Article

Anne L. Goodchild

(b Dumbarton, Feb 13, 1859; d Bournemouth, April 12, 1921).

Scottish painter and printmaker. Following a brief apprenticeship with a shipbuilding firm in Clydesdale, he entered the Slade School of Art (1876) where he adhered to the uncompromising realism advocated by his teacher Alphonse Legros. After completing his studies at the Slade (1880), Strang became Legros’s assistant in the printmaking class for a year. For the next 20 years he worked primarily as an etcher. His etchings include landscapes in the tradition of Rembrandt, pastoral themes indebted to Giorgione and macabre genre subjects, marked by a sense of tension and suspended animation. He also etched 150 portraits of leading artistic and literary figures. The commitment to realism and psychological intensity that characterizes the best of Strang’s etched work is also evident in the paintings that dominated the latter half of his career. The influence of the Belgian and French Symbolists’ work and Strang’s growing confidence in the handling of colour combined in his mature style with a linear clarity and schematic colouring that is best seen in such works as ...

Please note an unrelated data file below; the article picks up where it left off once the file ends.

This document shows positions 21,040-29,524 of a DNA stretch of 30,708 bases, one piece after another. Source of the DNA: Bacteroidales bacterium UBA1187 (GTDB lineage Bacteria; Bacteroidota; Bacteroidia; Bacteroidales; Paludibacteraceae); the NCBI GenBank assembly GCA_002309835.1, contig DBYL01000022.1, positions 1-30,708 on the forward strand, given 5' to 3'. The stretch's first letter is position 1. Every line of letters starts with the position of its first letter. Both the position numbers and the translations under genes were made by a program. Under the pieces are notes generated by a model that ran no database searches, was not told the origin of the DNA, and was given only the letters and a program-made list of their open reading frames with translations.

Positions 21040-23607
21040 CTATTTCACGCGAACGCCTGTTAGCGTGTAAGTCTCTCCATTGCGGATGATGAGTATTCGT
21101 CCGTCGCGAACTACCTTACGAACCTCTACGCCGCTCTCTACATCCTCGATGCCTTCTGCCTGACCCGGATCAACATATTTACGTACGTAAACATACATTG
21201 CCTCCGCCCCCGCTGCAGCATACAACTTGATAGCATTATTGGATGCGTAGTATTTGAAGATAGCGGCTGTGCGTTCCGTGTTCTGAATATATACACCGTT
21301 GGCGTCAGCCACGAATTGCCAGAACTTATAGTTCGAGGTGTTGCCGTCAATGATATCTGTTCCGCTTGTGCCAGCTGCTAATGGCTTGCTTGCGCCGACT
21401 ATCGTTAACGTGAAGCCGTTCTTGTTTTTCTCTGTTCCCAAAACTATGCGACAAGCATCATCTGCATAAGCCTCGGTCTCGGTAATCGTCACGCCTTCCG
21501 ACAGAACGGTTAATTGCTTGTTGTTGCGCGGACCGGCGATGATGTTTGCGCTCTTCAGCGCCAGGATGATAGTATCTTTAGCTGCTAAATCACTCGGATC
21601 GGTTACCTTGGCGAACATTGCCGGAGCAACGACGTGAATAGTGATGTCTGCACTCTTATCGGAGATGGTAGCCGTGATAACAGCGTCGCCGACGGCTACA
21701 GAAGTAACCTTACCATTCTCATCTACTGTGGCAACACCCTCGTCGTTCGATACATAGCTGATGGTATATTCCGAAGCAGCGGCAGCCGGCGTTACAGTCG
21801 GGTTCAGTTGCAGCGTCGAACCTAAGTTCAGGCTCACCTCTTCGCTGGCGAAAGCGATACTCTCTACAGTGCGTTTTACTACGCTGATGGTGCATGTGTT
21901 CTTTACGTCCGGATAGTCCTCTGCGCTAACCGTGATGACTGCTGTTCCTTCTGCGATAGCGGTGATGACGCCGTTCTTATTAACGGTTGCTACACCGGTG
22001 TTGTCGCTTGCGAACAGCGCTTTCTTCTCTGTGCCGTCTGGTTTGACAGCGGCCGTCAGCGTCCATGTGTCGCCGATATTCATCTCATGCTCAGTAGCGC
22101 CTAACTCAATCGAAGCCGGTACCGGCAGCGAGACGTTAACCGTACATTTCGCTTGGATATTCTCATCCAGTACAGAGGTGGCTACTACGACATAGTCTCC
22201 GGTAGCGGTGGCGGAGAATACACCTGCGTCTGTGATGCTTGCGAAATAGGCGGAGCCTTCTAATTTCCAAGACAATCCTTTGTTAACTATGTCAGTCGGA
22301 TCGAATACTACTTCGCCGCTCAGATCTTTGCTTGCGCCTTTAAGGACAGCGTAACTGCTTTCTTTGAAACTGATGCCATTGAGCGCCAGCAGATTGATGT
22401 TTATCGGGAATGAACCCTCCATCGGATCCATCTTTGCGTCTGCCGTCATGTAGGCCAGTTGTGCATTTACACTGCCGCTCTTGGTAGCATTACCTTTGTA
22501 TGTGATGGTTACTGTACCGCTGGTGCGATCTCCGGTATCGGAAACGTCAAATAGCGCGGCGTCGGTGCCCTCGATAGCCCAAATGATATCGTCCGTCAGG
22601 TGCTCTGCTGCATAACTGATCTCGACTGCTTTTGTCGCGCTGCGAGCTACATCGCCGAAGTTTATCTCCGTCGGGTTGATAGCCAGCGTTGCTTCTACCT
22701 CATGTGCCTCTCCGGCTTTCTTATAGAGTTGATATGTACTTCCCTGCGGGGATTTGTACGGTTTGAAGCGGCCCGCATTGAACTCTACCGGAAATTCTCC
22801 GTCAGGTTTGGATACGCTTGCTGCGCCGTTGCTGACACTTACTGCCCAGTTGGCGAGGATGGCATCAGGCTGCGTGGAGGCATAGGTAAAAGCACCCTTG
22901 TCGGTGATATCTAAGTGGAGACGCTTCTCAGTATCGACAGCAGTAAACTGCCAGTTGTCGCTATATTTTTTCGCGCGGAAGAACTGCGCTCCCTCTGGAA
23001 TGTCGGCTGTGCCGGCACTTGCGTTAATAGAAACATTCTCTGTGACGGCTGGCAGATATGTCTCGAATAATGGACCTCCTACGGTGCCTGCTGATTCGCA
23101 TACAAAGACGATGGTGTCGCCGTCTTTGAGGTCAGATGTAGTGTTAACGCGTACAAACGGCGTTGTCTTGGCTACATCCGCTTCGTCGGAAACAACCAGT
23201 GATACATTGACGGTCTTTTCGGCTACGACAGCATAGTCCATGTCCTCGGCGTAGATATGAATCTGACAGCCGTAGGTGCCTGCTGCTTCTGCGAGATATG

Article

Vidar Poulsson

(Johan Fredrik)

(b Oslo, Oct 20, 1847; d Volendam, Nov 5, 1906).

Norwegian painter and engraver. Originally wanting to become a marine painter he studied at the art academy in Copenhagen (1870–73) as well as with the Danish marine specialist C. F. Sørensen (1818–79). He spent two winters at Karlsruhe (1873–4, 1874–5) as the pupil of Hans Gude and then went to Paris, where he spent much of the period 1875–9. His marines and coastal pictures, some of which were accepted at the Paris Salon, were only moderately successful, but he acquired a fair knowledge of contemporary French Realist art and felt that Norwegian artists should learn from it. He admired in particular Jules Bastien-Lepage and his Swedish contemporary Carl Skånberg.